A guide to block property management law

Are you up to date with all the latest legislation relating to block property management? The consequences of falling short of your legal duties can be serious. So if you are a landlord or property owner involved in residential block management, it’s vital to do your homework on block property management law and make sure you meet all your legal obligations. This simple overview will help you to understand some of the legal issues involved.

The importance of keeping up with block property legislation

Block property management is governed by a number of different Acts of Parliament, including several newer regulations that have come into place over the past couple of decades. Even the most conscientious and well-meaning landlord could be caught out if not aware of all of their legal obligations, and the penalties can be high. For example, you could find yourself out of pocket if unable to collect rent or service charges due to a legal technicality. And failing to meet safety standards could result in legal charges and even imprisonment.

Health and safety obligations

Responsibility for safeguarding the health and safety of the occupants of a residential block lies with the landlord or freeholder. There are a number of different pieces of legislation in place to protect residents, visitors and even trespassers from harm caused by neglecting to keep the building in a good state of repair. And while responsible building maintenance should go a long way towards compliance with these laws, other health and safety responsibilities may be less obvious. The recent Reporting of Injuries, Diseases and Dangerous Occurrences Regulations 2013, for example, covers record keeping of incidents that occur in the workplace.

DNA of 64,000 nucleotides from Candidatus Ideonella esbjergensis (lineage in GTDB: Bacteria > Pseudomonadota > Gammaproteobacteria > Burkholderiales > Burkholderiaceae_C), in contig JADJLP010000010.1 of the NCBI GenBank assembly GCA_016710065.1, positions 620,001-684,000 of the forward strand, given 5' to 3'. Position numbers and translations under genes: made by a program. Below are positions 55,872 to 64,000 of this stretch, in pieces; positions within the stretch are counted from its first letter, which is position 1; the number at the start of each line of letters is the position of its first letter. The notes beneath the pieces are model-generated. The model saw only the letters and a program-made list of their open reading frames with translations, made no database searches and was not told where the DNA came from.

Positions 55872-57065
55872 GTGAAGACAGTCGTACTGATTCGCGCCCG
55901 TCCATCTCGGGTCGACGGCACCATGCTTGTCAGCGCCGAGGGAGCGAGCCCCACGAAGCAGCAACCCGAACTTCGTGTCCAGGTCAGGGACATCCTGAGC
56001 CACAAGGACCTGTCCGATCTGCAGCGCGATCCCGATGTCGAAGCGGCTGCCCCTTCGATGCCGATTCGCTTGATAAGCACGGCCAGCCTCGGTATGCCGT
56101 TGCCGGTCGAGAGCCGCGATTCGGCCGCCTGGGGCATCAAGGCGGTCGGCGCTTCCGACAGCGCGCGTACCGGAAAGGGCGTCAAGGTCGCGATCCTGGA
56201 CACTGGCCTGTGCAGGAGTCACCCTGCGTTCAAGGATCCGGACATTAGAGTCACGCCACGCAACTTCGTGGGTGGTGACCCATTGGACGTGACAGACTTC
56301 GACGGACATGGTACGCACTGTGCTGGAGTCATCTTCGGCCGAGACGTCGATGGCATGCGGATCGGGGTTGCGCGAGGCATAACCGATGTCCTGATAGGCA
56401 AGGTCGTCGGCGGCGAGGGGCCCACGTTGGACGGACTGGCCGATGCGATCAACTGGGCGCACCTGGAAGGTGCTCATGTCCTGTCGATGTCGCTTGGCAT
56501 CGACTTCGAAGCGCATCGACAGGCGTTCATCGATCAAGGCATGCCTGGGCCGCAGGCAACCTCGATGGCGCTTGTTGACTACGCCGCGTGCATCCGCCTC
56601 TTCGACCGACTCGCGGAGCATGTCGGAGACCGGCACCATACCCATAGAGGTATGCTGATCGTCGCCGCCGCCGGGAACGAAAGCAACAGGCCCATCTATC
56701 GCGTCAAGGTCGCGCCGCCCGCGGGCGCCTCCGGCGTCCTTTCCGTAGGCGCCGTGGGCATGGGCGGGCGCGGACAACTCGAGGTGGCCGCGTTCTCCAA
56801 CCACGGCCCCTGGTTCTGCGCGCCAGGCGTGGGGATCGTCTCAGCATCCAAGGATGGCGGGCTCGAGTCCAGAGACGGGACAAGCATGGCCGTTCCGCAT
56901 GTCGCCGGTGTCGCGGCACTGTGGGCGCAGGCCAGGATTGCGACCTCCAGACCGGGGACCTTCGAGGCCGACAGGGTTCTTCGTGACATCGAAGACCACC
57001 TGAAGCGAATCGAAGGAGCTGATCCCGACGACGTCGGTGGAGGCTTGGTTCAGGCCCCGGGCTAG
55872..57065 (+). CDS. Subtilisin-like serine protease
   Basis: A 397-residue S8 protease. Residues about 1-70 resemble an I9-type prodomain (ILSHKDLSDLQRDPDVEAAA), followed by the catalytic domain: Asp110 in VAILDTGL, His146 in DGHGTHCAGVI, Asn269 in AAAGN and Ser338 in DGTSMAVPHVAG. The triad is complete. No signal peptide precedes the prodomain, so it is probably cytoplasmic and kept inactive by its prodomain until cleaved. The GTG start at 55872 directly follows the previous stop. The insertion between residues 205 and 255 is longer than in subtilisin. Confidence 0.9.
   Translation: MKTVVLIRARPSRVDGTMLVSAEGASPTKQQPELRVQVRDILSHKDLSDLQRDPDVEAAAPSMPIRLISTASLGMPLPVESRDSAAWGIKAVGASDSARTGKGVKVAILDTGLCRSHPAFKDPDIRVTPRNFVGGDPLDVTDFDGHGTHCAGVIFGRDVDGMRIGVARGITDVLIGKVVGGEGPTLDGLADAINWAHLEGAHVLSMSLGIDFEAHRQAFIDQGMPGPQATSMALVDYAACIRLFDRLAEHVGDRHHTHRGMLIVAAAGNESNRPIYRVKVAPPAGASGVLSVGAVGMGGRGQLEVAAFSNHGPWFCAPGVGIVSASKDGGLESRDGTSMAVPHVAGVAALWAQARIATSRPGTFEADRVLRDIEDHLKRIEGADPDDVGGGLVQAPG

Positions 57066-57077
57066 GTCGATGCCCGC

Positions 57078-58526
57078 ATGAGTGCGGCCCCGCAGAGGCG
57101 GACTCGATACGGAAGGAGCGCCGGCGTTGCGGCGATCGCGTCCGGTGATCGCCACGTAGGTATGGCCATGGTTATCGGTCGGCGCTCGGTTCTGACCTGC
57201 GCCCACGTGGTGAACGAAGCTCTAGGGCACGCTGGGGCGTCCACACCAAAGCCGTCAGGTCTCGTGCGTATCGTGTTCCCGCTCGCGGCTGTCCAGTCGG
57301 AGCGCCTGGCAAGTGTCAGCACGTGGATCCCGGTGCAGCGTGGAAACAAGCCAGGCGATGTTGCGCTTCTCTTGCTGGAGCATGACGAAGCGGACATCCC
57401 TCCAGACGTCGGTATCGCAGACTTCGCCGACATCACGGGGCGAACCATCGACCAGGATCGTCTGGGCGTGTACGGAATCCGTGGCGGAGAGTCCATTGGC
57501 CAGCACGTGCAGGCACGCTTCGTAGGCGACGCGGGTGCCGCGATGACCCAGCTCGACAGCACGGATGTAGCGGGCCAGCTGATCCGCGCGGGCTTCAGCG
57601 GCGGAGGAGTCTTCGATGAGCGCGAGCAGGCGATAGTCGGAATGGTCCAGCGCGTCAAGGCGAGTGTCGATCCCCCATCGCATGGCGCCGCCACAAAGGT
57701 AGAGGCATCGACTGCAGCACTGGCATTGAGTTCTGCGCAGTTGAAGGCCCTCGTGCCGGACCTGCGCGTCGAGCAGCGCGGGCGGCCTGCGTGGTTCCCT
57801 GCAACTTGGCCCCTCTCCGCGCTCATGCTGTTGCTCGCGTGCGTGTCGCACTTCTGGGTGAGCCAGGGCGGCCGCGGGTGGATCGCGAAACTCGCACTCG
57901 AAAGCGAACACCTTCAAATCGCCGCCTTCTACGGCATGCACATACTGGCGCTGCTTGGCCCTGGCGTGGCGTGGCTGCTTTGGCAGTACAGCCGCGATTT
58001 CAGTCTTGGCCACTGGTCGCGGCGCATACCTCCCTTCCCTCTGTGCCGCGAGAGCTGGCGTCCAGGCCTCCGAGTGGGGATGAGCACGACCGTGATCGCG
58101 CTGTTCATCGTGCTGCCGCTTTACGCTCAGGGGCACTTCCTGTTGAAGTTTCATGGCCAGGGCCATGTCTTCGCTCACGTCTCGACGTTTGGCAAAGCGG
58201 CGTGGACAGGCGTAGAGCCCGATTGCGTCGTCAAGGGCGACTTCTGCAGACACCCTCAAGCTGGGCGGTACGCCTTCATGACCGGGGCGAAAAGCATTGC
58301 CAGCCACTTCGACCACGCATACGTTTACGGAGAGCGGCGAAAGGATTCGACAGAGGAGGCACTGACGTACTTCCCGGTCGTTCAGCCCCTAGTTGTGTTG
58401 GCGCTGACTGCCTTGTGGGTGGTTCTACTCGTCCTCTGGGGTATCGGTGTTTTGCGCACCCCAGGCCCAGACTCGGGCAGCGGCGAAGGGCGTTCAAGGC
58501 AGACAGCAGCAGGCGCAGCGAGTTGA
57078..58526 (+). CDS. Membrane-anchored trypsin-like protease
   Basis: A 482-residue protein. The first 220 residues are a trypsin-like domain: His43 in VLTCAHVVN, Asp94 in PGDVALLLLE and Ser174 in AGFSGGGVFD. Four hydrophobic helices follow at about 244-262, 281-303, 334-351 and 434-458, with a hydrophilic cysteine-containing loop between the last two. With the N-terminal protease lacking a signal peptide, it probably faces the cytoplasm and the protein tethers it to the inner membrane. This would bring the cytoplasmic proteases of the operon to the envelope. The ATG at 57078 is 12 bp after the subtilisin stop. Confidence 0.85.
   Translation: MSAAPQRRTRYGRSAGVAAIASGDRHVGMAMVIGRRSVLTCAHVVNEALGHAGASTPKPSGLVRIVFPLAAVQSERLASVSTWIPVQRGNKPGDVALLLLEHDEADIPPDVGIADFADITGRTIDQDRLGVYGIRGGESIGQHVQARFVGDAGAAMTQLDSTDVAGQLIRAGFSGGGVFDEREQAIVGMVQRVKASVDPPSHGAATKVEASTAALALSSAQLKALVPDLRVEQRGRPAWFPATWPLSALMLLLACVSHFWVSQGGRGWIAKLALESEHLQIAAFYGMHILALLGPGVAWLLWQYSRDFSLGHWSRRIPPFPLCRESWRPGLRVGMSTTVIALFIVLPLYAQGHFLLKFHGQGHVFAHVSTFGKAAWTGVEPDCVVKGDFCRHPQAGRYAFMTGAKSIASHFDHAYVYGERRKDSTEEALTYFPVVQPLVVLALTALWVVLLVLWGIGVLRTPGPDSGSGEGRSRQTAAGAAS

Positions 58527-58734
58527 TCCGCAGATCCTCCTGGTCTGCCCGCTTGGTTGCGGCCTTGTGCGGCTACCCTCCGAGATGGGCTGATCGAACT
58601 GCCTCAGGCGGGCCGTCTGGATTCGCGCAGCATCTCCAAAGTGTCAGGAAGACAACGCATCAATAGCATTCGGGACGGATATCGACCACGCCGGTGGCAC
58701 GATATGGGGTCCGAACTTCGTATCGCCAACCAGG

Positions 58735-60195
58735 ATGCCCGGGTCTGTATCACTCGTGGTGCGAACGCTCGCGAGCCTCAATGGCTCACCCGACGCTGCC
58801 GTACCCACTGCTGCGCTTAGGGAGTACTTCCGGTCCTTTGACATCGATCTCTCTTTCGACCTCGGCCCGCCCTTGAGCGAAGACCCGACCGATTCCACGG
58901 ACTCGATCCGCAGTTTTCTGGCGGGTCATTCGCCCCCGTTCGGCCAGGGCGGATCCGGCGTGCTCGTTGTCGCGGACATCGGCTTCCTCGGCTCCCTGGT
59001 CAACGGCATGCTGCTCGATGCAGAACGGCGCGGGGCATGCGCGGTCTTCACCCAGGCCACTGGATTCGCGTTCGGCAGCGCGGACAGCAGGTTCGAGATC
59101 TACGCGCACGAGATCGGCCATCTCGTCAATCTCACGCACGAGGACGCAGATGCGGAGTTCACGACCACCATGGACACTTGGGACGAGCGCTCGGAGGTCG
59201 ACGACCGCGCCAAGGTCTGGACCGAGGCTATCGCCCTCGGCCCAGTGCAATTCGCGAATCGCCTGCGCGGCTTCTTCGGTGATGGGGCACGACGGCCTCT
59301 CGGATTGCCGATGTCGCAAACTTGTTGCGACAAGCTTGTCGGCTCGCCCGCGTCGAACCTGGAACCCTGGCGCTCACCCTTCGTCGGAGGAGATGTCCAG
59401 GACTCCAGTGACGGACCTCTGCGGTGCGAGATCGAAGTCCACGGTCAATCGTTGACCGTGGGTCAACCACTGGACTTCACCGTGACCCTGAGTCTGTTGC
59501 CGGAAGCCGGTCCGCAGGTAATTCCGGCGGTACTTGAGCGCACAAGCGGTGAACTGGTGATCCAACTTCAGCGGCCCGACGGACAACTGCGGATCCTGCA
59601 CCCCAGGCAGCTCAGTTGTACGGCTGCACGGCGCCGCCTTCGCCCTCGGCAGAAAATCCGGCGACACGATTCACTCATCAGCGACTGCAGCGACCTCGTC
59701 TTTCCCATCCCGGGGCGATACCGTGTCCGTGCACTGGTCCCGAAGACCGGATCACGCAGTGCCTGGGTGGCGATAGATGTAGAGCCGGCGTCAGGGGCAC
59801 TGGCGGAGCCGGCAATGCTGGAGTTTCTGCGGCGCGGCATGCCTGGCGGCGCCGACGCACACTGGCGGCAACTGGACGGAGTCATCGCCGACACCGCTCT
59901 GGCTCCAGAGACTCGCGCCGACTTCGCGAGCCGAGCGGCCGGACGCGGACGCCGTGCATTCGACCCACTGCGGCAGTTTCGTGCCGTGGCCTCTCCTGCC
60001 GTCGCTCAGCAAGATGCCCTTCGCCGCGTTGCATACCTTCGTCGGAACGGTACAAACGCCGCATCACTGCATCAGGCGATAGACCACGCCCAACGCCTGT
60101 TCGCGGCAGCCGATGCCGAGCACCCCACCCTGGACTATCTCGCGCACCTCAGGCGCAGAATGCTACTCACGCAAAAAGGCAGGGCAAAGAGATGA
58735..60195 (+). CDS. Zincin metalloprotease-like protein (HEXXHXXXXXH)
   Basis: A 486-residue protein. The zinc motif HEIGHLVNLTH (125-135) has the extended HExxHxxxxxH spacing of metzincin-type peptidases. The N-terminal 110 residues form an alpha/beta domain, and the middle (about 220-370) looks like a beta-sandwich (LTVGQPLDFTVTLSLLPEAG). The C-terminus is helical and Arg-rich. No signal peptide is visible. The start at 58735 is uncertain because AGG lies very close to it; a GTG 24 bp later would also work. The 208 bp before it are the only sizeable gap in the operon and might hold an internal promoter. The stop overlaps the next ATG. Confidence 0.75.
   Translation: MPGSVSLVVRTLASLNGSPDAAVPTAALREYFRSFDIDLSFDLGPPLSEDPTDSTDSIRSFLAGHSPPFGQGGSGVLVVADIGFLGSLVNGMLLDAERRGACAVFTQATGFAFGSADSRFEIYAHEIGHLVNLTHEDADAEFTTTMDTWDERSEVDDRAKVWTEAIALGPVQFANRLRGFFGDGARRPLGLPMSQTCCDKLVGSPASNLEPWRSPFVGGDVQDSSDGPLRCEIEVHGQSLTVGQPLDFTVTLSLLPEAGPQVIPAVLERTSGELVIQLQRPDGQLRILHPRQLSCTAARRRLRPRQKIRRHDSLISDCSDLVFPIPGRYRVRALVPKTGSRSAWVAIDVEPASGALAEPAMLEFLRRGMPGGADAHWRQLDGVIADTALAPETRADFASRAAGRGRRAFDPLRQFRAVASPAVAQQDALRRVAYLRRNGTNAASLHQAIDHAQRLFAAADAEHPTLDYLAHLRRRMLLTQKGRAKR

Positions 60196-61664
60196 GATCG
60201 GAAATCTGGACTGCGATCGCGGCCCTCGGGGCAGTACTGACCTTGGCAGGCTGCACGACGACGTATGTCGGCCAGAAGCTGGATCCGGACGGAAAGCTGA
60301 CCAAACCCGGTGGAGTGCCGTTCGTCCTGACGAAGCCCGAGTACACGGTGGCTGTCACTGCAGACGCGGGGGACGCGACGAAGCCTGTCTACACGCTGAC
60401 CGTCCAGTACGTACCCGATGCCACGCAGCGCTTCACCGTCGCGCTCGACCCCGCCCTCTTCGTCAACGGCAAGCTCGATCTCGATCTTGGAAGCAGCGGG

Rights of leaseholders

Understanding the rights of leaseholders and maintaining a good relationship with tenants is an important part of the block manager’s role. Since the Commonhold and Leasehold Reform Act 2002 came into force in 2007, leaseholders have been granted significant extra rights that all freeholders need to be aware of. These include:

  • The right for leaseholders of flats to take over block property management duties by setting up a Right to Manage (RTM) company
  • The right for all tenants to receive a summary of their rights and obligations alongside any demand for service charge payment. (If this is not issued, the tenant is not legally obliged to pay the charge).
  • The right for notice to be given, in the correct format, before a demand for ground rent is made. (As above, the tenant can refuse to pay if this is not adhered to).

Other legal issues and requirements

Hyde Hse new signs_7816 - Block Property ManagementResidential block management demands many legal duties, of which this article can only scratch the surface. As well as knowing which laws to abide by, it is useful for landlords to have a wider understanding of the general legal issues and potential problems surrounding block management; for example, the importance of clear wording in leases to avoid ambiguous interpretations. Finally, while not legally binding, it’s preferable for landlords to understand and follow codes of practice such as the RICS Service Charge Residential Management Code And Additional Advice To Landlords, Tenants And Agents.

For more in-depth and accessible information on the legal issues relating to block property management, the Leasehold Advisory Service is an impartial source of advice for both leaseholders and freeholders.

Meeting your legal obligations

If abiding by block property management law seems daunting, one option is to appoint a block management company to ensure that your duties are fulfilled. At David Charles we offer a complete block management service which includes property maintenance, paperwork and accounts, and collection of ground rent and service charges. Call us on 020 8866 0001 or email info@davidcharles.co.uk for more information.